Jan. 6 charges against Trump would add to his mounting legal peril as he campaigns for 2024
Hush-money payments. Classified records. And now, his efforts to overturn the 2020 election that led to the Capitol attack. Already facing criminal cases in New York and Florida, Donald Trump is in increasing legal peril as investigations into his struggle to cling to power after his election loss appear to be coming to a head.
A target letter sent to Trump by special counsel Jack Smith suggests he may soon be indicted on new federal charges, adding to the remarkable situation of a former president up against possible prison time while vying to reclaim the White House as the frontrunner for the Republican nomination.
Smith’s wide-ranging probe into the chaotic weeks between Trump’s election loss and his supporters’ attack on the Capitol on Jan. 6, 2021, seems to be nearing an end just as another case could be on the horizon. A grand jury that was sworn in this month in Georgia will likely consider whether to charge Trump and his Republican allies for their efforts to reverse his election loss in the state.
Trump has denied wrongdoing in all the cases and dismissed the prosecutions as a malign effort to hurt his 2024 campaign.
Here’s a look at the Jan. 6 investigation, Trump’s legal cases and what could happen next:
WHAT IS THE FOCUS OF THE JAN. 6 PROBE?
The team led by Smith, who was appointed by Attorney General Merrick Garland in November, has questioned a host of former White House officials, Trump allies, lawyers and state election officials both in voluntary interviews and before the grand jury that has been meeting behind closed doors in Washington. Those who have testified before the grand jury — which would ultimately hand down any indictment — include Trump’s Vice President Mike Pence, who has spoken extensively in public about the former president’s efforts to pressure him into rejecting President Joe Biden’s electoral victory.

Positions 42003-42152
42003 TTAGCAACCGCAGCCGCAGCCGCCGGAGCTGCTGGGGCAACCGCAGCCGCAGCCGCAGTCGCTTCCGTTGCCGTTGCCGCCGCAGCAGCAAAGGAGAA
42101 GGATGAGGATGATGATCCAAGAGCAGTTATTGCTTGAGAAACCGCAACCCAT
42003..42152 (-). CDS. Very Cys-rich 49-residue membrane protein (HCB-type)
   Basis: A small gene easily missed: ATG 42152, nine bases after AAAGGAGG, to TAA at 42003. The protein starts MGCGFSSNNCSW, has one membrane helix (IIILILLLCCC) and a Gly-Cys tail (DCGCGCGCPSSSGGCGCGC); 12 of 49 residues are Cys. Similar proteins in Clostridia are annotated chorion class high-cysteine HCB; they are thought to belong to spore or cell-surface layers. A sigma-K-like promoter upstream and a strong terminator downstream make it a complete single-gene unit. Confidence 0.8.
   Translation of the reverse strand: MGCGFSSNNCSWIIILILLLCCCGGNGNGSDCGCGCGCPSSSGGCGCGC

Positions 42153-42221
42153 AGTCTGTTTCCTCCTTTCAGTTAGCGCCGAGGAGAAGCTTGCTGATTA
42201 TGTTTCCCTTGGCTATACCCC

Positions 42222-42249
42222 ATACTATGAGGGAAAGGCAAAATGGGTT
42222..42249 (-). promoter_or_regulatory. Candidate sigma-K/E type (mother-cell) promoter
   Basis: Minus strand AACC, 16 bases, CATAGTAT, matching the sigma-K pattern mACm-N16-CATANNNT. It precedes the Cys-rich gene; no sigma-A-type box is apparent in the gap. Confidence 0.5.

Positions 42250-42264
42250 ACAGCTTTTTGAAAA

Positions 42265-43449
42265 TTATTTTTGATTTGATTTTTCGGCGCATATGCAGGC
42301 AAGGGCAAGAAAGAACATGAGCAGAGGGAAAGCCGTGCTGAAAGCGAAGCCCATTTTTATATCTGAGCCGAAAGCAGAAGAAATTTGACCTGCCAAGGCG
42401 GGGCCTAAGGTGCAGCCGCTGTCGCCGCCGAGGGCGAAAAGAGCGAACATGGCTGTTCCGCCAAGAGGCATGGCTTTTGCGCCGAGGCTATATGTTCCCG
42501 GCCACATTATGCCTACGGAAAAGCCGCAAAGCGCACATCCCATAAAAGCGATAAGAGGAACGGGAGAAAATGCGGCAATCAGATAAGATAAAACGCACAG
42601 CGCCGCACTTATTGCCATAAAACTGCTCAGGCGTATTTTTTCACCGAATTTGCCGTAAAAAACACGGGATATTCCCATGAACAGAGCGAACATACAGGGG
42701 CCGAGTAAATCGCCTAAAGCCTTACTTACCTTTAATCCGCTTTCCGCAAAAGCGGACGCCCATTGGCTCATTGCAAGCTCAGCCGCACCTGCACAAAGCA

Smith’s team appears to be interested in a late night Dec. 18, 2020, White House meeting one aide has called “unhinged” in which Trump’s private lawyers suggested he order the U.S. military to seize state voting machines in an unprecedented effort to pursue his false claims of voter fraud. In videos shown by the U.S. House Committee that investigated the Jan. 6 attack, one White House lawyer said he thought the idea was “nuts.” Judges — including some appointed by Trump — uniformly rejected his claims of voter fraud.
Smith has also questioned witnesses about schemes by Trump associates to enlist electors in battleground states to sign certificates claiming that Trump — instead of Biden — had won their states. The fake electors’ certificates were mailed to the National Archives and Congress, where some Republicans used them to try to justify delaying or blocking certification of the election.
Smith’s team has also shown interest in the story of a Georgia election worker, Ruby Freeman, who along with her daughter has recounted living in fear following death threats after Trump and his allies falsely accused them of pulling fraudulent ballots from a suitcase in Georgia. That interest is according to a person familiar with the investigation who spoke on condition of anonymity to discuss an ongoing criminal probe.
WHAT HAPPENS NEXT?
It’s unclear when Smith’s investigation may wrap up. Trump said he was invited to appear before the grand jury this week, though targets of investigations don’t have to testify and rarely agree to do so. The grand jury, which meets in secret, would ultimately vote on whether there is enough evidence to charge him with a crime. Federal grand juries are made up of about 16 to 23 people, and at least 12 must agree in order to hand down an indictment.